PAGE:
Instructions for Manuscript Submission
- Manuscripts can be submitted as a Word document to the managing editor (email address). Please make sure that the submitted manuscript is the final version, not a draft, as it is not possible to make radical changes further along in the process.
- Please note that your contribution should contain between 8.000-10.000 words, including an abstract, up to five keywords and footnotes.
- Use as little formatting as possible for the text, and use only bold and italics to mark paragraph headers. All lay-out specifications are taken care of by the graphic designer.
- Use only one font and refrain from using hyphenation and headers or footers.
- If the Word document contains illustrations other than tables (including figures, photographs, drawings, etc.), kindly also deliver them as separate files if possible (preferred formats are: .jpg/jpeg, .eps and .ai). Label each picture and clearly indicate where it should be placed. Illustrations should have a minimum resolution of 300 dpi. Please note that most images from the Internet cannot be used because of their low resolution and because they may be copyright protected, and that the journal will be printed in black and white.
- Always ensure that previously published material (including images) is either free of use or that (written) permission for its use has been granted.
Abstract, Keywords and Affiliation
Authors are further requested to submit their affiliation (profession and place of work), a short abstract (max. 200 words) of the article and five keywords together with their article. This information will also feature on our website.
Spelling follows the Oxford English Dictionary or the Concise Oxford Dictionary. If there is a choice we prefer the endings -ize and -ization as opposed to -ise or -isation.
Please provide full references in the footnotes at first mention, and shortened references for repeat citations:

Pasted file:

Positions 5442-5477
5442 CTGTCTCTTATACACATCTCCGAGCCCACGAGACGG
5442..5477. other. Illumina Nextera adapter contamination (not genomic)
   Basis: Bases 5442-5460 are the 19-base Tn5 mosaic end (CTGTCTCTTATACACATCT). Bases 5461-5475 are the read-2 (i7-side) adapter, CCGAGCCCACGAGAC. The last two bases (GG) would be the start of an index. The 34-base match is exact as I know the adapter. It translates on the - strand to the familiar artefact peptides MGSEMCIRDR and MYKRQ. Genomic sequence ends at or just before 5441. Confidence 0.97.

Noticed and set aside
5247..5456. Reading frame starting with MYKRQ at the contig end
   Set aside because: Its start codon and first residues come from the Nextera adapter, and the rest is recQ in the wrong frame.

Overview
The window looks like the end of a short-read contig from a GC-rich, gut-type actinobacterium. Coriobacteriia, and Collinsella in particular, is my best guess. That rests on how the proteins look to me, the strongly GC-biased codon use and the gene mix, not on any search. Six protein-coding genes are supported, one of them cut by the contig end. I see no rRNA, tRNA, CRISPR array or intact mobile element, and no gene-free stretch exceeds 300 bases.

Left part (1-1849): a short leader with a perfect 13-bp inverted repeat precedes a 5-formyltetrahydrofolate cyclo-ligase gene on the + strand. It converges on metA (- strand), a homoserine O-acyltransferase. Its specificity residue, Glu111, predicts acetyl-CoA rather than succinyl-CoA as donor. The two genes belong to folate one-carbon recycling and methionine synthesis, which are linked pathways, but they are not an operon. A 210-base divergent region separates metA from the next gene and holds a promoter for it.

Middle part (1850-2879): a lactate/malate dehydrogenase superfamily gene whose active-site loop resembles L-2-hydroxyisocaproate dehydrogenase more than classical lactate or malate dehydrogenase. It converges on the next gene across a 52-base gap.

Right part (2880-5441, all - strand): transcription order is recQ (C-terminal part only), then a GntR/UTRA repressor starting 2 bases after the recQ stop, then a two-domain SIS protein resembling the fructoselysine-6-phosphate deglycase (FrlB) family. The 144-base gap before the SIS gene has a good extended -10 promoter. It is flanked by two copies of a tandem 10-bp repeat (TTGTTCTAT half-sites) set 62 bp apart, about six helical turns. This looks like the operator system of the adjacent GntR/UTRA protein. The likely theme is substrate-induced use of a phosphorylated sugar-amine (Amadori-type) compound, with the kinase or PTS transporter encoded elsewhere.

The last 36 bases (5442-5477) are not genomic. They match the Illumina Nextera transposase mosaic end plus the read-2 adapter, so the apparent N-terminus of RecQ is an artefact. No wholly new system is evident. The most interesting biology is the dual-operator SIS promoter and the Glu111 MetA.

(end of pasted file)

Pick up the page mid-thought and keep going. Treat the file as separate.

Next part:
Author, Title, Edition, Place of publication, Publisher, Year, Page.
Example: H. Fraser & R. Joyce, The Federation House: Australia’s Own Style, 2nd ed., Sydney, Lansdowne Press, 1986, pp. 420-425.
Author, ‘Title of article’ (between single quotes), Periodical, Volume, No., (Month and) year, Periodical pages.
Example: R.A. Goldthwaite, ‘The Florentine Palace as Domestic Architecture’, American Historical Review, Vol. 77, No. 4, 1972, pp. 977-1012.
C. Contributions in Compilations and Edited Volumes
Author, ‘Title of article’ (between single quotes), in Editor’s name (Ed.), Title Volume, Place of publication, Publisher, Year, Page.
Example: M. Akehurst, ‘Humanitarian Intervention’, in H. Bull (Ed.), Intervention in World Politics, Oxford, Oxford University Press, 1979, p. 99.
D. Newspaper Articles
Author, ‘Title of article’ (between single quotes), Paper, Date, Page.
Example: A. Lewis, ‘The War Crimes Tribunal Works’, International Herald Tribune, 31 July 1995, p. 5.
E. Unpublished Theses etc
J. Smith, German Reunification (LLM theses on file at the EUI, Florence).
F. Repeat Citations
Author last name, Year of publication, Page.
Example: Baker, 2002, p. 420.
- Authors may use up to four levels of section headings:
A Part One
III First Subheading
2 Second Subheading
a) Third Subheading
In headings, all nouns, verbs and adjectives should begin with capital letters.
- Use of italics: Italics may be used to indicate emphasis. Additionally, terms or phrases from other languages that are not established in English (e.g. rechten) can also be italicized. Titles of books, films, newspapers, magazines, journals and plays should also be placed in italics. Do not italicize words from other languages that have been established in English (e.g. per se, en route, Zeitgeist).
- A (short) quotation in the text can be put between double quotation marks (“…”). A quotation within a quotation is put between single quotation marks (‘…’). If a quotation is longer than 30 words, please leave out the quotation marks, indent the quotation and insert an extra line between the lines above and below the quotation.
- Always put foot- and endnote numbers in the text after the last punctuation mark. For example: … done.9